When Bustamante came to the US, she found her way to New Jersey, where she had to work two jobs for a while to make ends meet. She meant too little time with her daughter, so she decided to take a job in Florida as a farm worker. "It was really hard work," she said. "But I got to spend more time with my daughter."

In 2009, she followed the seasons up to New York State to work on apple farms for a few months. She went back to Florida but in 2012 moved back to New York to live year-round. Since then, she's become an active member of the Workers' Center of Central New York, and a leader in Alianza de Mujeres Campesinas, a group that's sent her to speak at Harvard Law School twice — once about female farmworkers and another time about sustainable agriculture.

Still, when she was pulled over in 2014, Customs and Border Protection was called.

"Along the northern border, we have been facing unprecedented numbers of people being turned over to Border Patrol by our local law enforcement," says Carly Fox, a workers rights advocate with the Worker Justice Center of New York. "And it's caused a real fear of law enforcement by those who are targeted. And in most of the country, that doesn't happen."

Another immigrant farm worker and labor activist, José Coyote Pérez, is currently being detained by Immigration and Customs Enforcement at the Buffalo Federal Detention Facility in Batavia. Pérez has been in the US for 15 years, has a wife and children, and has a US work permit. A previous ICE case — apparently a result of a previous minor traffic violation — was closed in September 2016, but on February 24, Pérez reported for a check-in and was arrested. The reason for the arrest isn't immediately clear, Fox says. Some advocates believe it is related to a 911 call Pérez made two days before after being assaulted by a co-worker.

"Dolores and José have both been highlighting what's been going on in the community," says John Ghertner of the Greater Rochester Coalition for Immigration Justice. "I'm not going to say test case, but they are emblematic of what's going on."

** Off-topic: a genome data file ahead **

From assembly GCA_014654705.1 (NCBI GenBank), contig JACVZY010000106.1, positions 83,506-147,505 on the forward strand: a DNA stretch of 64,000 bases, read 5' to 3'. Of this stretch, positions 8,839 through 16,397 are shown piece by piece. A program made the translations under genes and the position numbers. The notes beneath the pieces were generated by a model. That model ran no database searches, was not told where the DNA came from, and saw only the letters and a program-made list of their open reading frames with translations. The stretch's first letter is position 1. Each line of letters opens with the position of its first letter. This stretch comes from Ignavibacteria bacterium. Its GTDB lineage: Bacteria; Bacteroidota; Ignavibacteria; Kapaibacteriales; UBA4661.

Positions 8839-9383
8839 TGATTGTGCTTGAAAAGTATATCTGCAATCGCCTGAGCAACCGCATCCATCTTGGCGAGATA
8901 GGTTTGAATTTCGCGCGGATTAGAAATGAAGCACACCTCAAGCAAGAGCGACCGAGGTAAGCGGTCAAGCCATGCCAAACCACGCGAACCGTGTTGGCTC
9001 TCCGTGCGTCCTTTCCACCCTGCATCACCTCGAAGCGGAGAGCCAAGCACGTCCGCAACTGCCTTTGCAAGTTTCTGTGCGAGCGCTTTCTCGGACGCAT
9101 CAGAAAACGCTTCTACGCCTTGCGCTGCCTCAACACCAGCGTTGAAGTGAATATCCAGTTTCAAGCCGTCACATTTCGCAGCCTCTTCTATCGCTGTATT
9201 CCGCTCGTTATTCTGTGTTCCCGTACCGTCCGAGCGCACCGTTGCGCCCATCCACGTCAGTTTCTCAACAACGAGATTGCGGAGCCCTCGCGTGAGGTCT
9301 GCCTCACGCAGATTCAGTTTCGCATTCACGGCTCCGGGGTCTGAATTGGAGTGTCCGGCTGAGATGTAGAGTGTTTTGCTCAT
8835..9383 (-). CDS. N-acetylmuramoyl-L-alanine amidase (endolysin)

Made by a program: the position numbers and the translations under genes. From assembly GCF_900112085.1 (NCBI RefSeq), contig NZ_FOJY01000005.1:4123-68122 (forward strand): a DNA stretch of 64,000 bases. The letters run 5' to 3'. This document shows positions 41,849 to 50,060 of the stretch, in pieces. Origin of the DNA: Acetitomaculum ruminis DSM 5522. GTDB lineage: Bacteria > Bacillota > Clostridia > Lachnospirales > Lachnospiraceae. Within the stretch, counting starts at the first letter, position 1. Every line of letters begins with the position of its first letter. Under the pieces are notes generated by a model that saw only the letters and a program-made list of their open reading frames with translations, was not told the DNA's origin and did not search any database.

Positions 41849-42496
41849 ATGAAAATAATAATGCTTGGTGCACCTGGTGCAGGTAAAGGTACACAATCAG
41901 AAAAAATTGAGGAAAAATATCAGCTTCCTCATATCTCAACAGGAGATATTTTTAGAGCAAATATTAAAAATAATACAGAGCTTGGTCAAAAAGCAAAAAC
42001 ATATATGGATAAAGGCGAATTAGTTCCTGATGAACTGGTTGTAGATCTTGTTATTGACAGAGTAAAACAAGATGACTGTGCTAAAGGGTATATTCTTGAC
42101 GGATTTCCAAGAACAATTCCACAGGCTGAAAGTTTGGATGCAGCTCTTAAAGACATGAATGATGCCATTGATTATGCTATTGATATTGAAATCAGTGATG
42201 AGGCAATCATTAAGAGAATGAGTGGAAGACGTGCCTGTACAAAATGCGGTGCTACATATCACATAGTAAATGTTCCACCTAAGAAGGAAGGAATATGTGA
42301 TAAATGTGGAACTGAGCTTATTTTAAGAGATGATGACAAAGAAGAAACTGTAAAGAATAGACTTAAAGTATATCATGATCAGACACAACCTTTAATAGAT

Ghertner says things have recently started to heat up. National rhetoric, especially from President Donald Trump, has "just sent this almost palpable sense of fear back into the community of farm workers," says Ghertner. "Now more and more people are being picked up. They're given less opportunity to defend themselves. And the ones that are detained: they're given less opportunity to get bail so they can get out and defend themselves."

For undocumented farm workers, there just aren't many defenses, and that's leaving many feeling isolated and wary of law enforcement. Advocates are pushing to educate local law enforcement agencies about the impact of their policies, and groups like Green Light NY are campaigning for driver's license access for undocumented residents.

Meanwhile, Bustamante is appealing her deportation case. She had a court hearing on March 15, and was given 60 days until her next hearing. If she were to be deported, her daughter would be allowed to stay under the Deferred Action for Childhood Arrivals.

"I don't know exactly what's going to happen," she said last weekend. "But I feel like right now I have a little time to spend with my daughter and cherish these moments."